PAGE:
- 1999- We found the new notarial protocol on Michael's aunt, Beatriz Conesa. This protocol mentions Michael's uncle Juan Leonardo and Beatriz Zaporta, Michael's grandmother, with reference on protocol, bundle and folio, in Zaragoza. This Jewish- Converso family was very powerful and important in Aragón. The servetologist Angel Alcalá made a comment we found very surprising about this discovery of Jewish-Converso ancestry in Michael Servetus' maternal line. Alcala said “.. some drops of Jewish-converso blood had been found..” (Obras completas 2003 volumen I pag. 29 y 30, on page 370 he refers to our publication in "Pliegos de Bibliofilia", 1999) He seems to ignore the importance of the maternal line in Jewish and Jewish-Converso families.
Our find was communicated in the International Congress Andrés Laguna, in Segovia (Spain) and in the 37th International Congress for the History of Medicine, in Galveston (Texas). It was published in Pliegos de Bibliofilia, Roots. Jewish Magazine of Culture, Herald of Aragón in March of 1999, and in other Navarre newspapers that same year. This find made us research and look for the original sources in order to verify that the transcriptions were not erroneous and in order to publish original documents that had never been graphically reproduced before.
- 2001- We published the facsimile edition and the annexed study of Retratos o tablas de las historias del Testamento Viejo. Portraits or figures from the stories of the Old Gospel, in the XX National Congress of Pathological Anatomy in Pamplona, with the sponsorship and support of the servetologist Dr. A. Puras of Navarre.
- 2003- Commemorative Acts for the 450th Anniversary of Michael Servetus in Tudela and Pamplona, with the Michael Servetus Foundation, the Medical Association of Navarre, and the Studies Center Merindad de Tudela. It was assisted by the servetologists Dr. Viñes Rueda, Dr. Juan Antonio Paniagua Arellano(Navarra University), Alfredo López Vallejos, Manuel de Fuentes Sagaz, secretary of the Spanish Society of Cardiology, and Francisco Javier González Echeverría.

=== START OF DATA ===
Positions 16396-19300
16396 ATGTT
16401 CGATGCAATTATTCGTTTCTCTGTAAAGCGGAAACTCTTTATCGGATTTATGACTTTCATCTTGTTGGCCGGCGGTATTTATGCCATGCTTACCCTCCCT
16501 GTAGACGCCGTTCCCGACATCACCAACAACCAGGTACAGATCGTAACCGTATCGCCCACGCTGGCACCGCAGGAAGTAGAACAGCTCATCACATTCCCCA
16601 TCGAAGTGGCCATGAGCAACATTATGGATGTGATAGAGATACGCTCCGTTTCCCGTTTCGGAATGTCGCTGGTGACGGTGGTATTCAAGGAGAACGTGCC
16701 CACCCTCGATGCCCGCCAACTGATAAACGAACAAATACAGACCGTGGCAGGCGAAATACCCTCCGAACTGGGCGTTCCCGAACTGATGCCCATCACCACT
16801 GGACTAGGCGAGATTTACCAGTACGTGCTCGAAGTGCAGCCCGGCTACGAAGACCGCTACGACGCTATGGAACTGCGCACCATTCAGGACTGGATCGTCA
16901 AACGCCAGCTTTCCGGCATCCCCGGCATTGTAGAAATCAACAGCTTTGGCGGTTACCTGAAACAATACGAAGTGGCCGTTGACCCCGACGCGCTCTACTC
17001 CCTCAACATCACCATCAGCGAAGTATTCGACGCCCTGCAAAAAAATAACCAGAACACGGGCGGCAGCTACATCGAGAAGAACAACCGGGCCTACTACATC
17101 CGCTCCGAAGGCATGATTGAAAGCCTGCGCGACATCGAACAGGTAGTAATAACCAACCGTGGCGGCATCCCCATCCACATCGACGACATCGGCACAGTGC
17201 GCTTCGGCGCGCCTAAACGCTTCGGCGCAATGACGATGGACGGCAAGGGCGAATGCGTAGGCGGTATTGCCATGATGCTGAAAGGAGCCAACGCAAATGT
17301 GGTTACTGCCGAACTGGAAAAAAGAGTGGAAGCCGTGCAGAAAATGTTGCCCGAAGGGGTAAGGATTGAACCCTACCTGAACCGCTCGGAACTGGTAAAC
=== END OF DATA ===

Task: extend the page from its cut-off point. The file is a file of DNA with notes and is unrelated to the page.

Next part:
- Our ongoing research has made us understand that Michael de Villanueva's personal life was more complex than had been thought. He only called himself Servetus when involved in very dangerous theological activities, he takes on the "person" of Servetus. The fact that he was born in Tudela in Navarre, and that he later went to Zaragoza (perhaps before going to Zaragoza he could have stayed in Villanueva de Sijena temporarily, though it is not stated in any official document at all) reflects that his life was not like his brother Juan’s. Nor was his education the same. Michael's vast knowledge shows that he got a very early, privileged, and impeccable education, profoundly versed in Mathematics, Geography, Astronomy, Hebrew, Greek, Latin, Theology, Linguistics, etc. Michael's great intellectual capacities allowed him to make the most of that education. The result is the many works he completed, and perhaps in some that other researchers will discover.
The author of this website was expelled by agreement of the Council of the Michael Servetus Sijeniense Studies Institute (Villanueva de Sijena, Huesca, Aragón) because of believing Michael de Villanueva was born in Tudela in Navarre. This information was communicated to me by an email sent on 25th May of 2005 to my address. I think that the history of Servetism is still intolerant of critical voices. Perhaps it is easier to talk of Tolerance than to act with tolerance, as Michael taught us. It would be better to accept the documented truths we researchers contribute in order to reach a greater understanding and recognition of Michael Servetus. All in all, that would do justice to his life and work.